Their history together, and Maggie’s assault, are revealed in smooth flashback; with equal aplomb, Pittard shifts between Mark’s perspective and Maggie’s as the book, and their trip, unspool ... Pittard proves herself a master of ordinary suspense ... Pittard creates the feeling of emotional truth.
...captivating...you won't put this story down ... Pittard brilliantly explores the couple’s reliance on each other, the mingled joy, mystery and sadness of their marriage ... Pittard deserves the attention of anyone in search of today’s best fiction.
At its best, Pittard's fast-moving story recalls a legion of American writers from Hawthorne to McCarthy, each chronicling existential encounters framed by the wilderness and exposing the heart of darkness ... But her tight plot proves too intent on making the next bend in the road to pay sufficient attention to the menacing terrain being traversed ... What could have been riveting drama about one of those frightening forks in life's road gets hijacked instead by melodrama — or, worse, confirmation of one's nagging suspicion that most of this couple's preceding problems are contrived and unreal.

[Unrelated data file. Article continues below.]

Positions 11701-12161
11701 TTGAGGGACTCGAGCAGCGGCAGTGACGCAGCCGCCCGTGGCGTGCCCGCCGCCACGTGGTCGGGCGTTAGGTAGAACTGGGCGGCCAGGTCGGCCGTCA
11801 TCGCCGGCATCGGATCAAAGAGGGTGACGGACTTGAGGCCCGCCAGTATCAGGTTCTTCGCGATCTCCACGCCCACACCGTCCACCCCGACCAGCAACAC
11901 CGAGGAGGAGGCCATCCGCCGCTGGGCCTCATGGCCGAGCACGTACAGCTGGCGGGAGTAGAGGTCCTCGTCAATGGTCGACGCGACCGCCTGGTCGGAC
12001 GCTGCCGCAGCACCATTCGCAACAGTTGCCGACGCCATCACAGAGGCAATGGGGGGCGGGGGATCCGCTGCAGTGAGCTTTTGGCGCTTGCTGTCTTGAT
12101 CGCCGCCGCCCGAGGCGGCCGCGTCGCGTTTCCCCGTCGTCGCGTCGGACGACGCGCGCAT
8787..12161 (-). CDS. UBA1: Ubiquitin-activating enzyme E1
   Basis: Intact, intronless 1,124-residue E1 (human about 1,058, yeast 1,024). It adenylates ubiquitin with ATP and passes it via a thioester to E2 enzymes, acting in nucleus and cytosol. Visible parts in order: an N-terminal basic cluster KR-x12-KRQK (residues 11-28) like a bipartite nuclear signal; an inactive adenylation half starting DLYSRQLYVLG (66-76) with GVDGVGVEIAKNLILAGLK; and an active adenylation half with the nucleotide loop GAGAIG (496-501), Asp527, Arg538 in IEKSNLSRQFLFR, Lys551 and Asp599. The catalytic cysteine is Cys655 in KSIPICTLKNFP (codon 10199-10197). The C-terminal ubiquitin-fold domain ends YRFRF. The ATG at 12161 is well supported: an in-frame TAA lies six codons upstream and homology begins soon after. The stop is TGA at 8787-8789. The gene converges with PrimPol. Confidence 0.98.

Neither character is extremely likable, and their backgrounds stumble into eye-rolling territory...Thankfully, their backgrounds aren't essential to the storyline. The focus is on their inner dialogues as they feel themselves drifting apart ... Pittard writes her characters' vulnerable, inappropriate, selfish, trivial, scary thoughts with cringeworthy honesty ... Pittard may write about the things that no one likes talking about, but readers should listen when one of her characters brings it up.
A taut, slim book covering a single day, it nonetheless encompasses the full gamut of human emotion, and neuroses...Its key is Pittard’s uncanny ability to render not only the spoken but the unspoken words of her characters in a way that showcases their often harmful divide.